5 technologies capable of enhancing the productivity of the sugar-energy sector

Modernisation of operations is essential for the country to maintain its position at the top of the sugarcane market

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21 June 2022

The largest global producer of sugarcane historically, Brazil reached more than 654.5 million tons with the 2020/21 harvest, representing 23% of production and 49% of world exports, according to the Union of the Sugarcane Industry (Unica). As the planted area of this crop should not increase significantly, technology represents a fundamental pillar for the maintenance of this growth scenario in the coming years.
"It is through the modernisation of properties and equipment that the necessary efficiency is guaranteed to achieve good results," says Rafael Borelli, Commercial Solutions Manager at Hexagon's Agriculture division, which develops technological tools that integrate planning, cultivation, harvesting and transportation of raw materials. With operations in more than 36 countries, the company is currently involved in the processes of 46% of global sugarcane production. 
Thinking about the importance of this technological advance, Hexagon's specialist separated 5 instruments that are capable of increasing the productivity of the sugar-energy sector and that still have the potential to grow in Brazilian operations. Check it out:

1 - Harvest Planning

An essential tool for those who seek to maximise their productive capacity is a software for harvest planning. As its name says, its purpose is to develop an optimised plan for the harvest of sugarcane, defining the ideal period for cutting the areas according to varietal, operational and logistical criteria and restrictions.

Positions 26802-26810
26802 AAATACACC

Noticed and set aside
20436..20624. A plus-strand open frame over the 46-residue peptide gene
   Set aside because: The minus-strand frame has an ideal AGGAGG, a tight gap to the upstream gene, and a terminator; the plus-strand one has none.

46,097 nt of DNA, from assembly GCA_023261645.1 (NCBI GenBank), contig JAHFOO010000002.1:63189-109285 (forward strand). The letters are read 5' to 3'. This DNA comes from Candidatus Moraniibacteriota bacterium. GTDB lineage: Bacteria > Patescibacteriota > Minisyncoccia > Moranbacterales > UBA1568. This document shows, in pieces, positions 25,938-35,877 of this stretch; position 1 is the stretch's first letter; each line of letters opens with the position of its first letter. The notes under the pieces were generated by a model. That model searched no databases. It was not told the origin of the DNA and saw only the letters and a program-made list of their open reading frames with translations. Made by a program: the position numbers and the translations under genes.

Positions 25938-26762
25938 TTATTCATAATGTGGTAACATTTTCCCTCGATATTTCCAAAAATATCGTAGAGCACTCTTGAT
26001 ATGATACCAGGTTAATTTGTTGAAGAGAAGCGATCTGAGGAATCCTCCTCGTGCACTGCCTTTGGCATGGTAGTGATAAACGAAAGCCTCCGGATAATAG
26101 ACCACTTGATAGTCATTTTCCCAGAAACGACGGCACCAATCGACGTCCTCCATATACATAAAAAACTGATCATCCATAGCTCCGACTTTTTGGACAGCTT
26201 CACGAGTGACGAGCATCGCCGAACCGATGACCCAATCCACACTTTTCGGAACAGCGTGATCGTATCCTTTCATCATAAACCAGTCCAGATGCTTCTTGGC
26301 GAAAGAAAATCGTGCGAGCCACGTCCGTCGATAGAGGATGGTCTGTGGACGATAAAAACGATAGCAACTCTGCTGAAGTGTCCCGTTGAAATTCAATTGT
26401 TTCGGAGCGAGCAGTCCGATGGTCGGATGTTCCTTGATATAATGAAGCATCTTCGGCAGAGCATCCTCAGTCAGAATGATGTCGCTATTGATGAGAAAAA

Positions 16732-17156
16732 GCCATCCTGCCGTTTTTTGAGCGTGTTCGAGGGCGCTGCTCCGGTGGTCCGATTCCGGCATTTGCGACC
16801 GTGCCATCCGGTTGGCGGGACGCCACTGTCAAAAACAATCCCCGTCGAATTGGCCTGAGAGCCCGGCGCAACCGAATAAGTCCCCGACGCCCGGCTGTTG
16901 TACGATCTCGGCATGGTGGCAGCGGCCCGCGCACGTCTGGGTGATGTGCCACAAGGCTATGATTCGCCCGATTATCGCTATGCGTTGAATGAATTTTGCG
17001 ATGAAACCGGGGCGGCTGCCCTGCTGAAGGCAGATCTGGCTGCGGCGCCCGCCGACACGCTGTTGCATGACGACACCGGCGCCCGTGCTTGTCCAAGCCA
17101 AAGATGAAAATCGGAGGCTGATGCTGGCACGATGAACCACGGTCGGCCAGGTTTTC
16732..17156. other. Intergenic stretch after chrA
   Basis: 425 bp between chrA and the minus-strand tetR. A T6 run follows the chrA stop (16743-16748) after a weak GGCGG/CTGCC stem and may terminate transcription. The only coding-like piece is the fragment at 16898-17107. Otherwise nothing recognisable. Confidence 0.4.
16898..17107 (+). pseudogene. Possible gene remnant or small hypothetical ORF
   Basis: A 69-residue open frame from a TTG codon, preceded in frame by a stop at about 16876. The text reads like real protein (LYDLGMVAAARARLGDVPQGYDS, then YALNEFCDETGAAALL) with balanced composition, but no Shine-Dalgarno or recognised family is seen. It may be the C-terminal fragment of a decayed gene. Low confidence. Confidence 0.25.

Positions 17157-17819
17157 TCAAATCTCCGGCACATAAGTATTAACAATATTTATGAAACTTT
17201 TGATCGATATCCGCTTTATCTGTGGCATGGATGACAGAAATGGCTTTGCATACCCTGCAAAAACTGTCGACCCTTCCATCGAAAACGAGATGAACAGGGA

"HxGN AgrOn Harvest Planning allows you to draw up a harvest plan according to the needs of each company, considering topics such as estimated production per area, maturation curves, geographic distribution, weather forecasts and even the demand of the industry, among many others. It performs the planning according to the demands, always based on data faithful to the reality of the field", Borelli points out. 
With the support of this type of technology, it is possible to harvest at the time of higher production quality of the raw material, optimising the return on production. Furthermore, it becomes simpler to carry out a projection of production, analyze conflicts and bottlenecks of the process and have agility to deal with different scenarios from simulations. 

2 - Machine Monitoring

Data is the future of agribusiness — however, to have it, it is necessary to bet on sensors and monitoring software. Because of this, another resource impacting the sugar-energy sector is the monitoring of machines. Through it, it is possible to record the position of the machines in the field and the activities that are being carried out during cultivation and harvesting from second to second. 
This monitoring can also be integrated with pre-existing solutions on the machine and allows the configuration of alarms for certain situations. Detailed reports on equipment performance and behavior, such as area worked, distance traveled and speed, for example, are generated for analysis.